Saturday, August 13, 2005 at 1:44AM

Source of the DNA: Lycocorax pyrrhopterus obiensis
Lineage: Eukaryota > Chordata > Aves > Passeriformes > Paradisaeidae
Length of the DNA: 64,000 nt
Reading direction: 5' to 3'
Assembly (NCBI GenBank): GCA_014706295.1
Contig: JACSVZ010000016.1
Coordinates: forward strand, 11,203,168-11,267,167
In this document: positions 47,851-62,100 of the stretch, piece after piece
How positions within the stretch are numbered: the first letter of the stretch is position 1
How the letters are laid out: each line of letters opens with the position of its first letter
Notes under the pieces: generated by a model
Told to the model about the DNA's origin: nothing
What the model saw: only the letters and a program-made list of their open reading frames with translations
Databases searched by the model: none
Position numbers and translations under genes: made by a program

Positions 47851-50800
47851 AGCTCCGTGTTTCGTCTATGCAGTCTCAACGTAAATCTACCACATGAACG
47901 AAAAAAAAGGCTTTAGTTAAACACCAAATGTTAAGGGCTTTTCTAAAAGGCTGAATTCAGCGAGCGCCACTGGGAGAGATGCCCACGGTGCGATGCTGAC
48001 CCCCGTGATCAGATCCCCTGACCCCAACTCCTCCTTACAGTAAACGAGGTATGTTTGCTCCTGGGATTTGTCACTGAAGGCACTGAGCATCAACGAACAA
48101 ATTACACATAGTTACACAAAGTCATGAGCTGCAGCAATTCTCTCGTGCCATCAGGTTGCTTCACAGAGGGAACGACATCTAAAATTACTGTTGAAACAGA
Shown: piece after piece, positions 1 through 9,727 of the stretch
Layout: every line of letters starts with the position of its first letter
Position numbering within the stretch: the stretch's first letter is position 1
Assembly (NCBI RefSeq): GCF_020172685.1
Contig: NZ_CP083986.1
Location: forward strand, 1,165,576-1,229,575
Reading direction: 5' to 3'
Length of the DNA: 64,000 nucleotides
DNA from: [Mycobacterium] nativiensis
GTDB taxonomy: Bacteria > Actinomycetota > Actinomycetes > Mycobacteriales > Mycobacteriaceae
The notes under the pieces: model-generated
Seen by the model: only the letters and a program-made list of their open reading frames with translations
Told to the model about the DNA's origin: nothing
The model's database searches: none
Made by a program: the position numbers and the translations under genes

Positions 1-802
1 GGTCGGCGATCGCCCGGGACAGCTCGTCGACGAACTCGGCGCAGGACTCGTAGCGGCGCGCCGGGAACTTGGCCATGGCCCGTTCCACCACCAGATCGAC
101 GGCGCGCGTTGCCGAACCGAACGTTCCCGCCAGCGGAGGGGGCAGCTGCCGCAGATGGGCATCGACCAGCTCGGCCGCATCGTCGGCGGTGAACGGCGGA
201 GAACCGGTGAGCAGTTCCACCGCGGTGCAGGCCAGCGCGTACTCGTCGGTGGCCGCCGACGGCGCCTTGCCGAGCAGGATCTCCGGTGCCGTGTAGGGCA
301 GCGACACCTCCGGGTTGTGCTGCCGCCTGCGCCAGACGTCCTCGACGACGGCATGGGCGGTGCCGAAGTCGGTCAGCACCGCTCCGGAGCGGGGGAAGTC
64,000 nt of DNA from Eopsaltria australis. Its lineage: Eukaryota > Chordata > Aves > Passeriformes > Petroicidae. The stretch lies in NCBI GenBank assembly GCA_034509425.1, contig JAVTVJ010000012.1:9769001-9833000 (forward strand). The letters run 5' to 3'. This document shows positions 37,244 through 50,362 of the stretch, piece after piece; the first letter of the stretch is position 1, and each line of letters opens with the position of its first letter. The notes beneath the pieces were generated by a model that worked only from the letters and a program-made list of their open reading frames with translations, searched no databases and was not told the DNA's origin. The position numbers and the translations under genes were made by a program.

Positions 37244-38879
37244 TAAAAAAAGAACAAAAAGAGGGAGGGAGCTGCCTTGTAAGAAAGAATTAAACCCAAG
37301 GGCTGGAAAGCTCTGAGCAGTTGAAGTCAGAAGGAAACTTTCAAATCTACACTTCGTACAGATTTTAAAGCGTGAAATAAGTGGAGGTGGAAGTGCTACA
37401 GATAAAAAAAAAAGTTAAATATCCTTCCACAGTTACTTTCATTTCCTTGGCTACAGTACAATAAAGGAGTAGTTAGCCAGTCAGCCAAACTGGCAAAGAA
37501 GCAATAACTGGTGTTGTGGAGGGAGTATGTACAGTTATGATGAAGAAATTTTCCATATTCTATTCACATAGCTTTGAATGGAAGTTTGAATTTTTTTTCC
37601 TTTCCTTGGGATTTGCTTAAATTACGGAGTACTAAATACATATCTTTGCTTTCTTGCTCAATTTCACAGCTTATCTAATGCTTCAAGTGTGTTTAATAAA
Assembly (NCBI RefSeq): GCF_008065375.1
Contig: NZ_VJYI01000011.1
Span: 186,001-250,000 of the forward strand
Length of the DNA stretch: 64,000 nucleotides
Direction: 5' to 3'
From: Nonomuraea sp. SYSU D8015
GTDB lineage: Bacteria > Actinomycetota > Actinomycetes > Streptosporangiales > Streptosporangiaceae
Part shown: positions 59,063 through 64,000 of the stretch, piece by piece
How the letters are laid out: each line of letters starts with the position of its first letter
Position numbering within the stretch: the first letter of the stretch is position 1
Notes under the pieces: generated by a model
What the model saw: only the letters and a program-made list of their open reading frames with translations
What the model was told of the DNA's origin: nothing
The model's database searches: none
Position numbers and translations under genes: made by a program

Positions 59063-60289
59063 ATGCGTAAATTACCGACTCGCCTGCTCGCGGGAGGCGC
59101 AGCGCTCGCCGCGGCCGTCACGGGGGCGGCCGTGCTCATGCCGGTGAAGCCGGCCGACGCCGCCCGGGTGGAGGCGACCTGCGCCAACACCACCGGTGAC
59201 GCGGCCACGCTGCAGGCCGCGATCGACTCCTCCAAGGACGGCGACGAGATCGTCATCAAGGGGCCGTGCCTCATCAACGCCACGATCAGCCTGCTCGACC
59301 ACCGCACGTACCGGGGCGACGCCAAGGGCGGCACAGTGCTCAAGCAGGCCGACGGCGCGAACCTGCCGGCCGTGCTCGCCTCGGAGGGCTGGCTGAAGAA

A short time ago in our lab I had a minor revelation. Here's the story: I was walking around with my dog-eared copy of Getting Things Done, sharing my excitement with the grad students, who are interested and skeptical (a good trait for getting Ph.Ds!). After talking about how it applies to research (more on that later), I was walking in the hallway when I encountered our technical writer, who was also walking around excitedly with an artifact. In her case it was her detailed notes and sketches on the steps she took to solve a problem using some lower-level database access (MonetDB for the interested). After listening, I sat down and realized that this kind of behavior (which would be grounds for crossing the street if it was a stranger) is actually a very good sign of an organization's intellectual health. Whether it's notes, journals, papers, photos, etc., it indicates that a) people are taking care of themselves (creating interesting work), b) the organization is alive, and c) there's a culture supporting this behavior. I'm trying to encourage more of this, but I'm not sure how to do so. The first step is to nurture it by encouraging people to share, and by listening carefully, showing interest, and asking questions. I'd love to hear how others encourage this kind of "hallway evangelism"...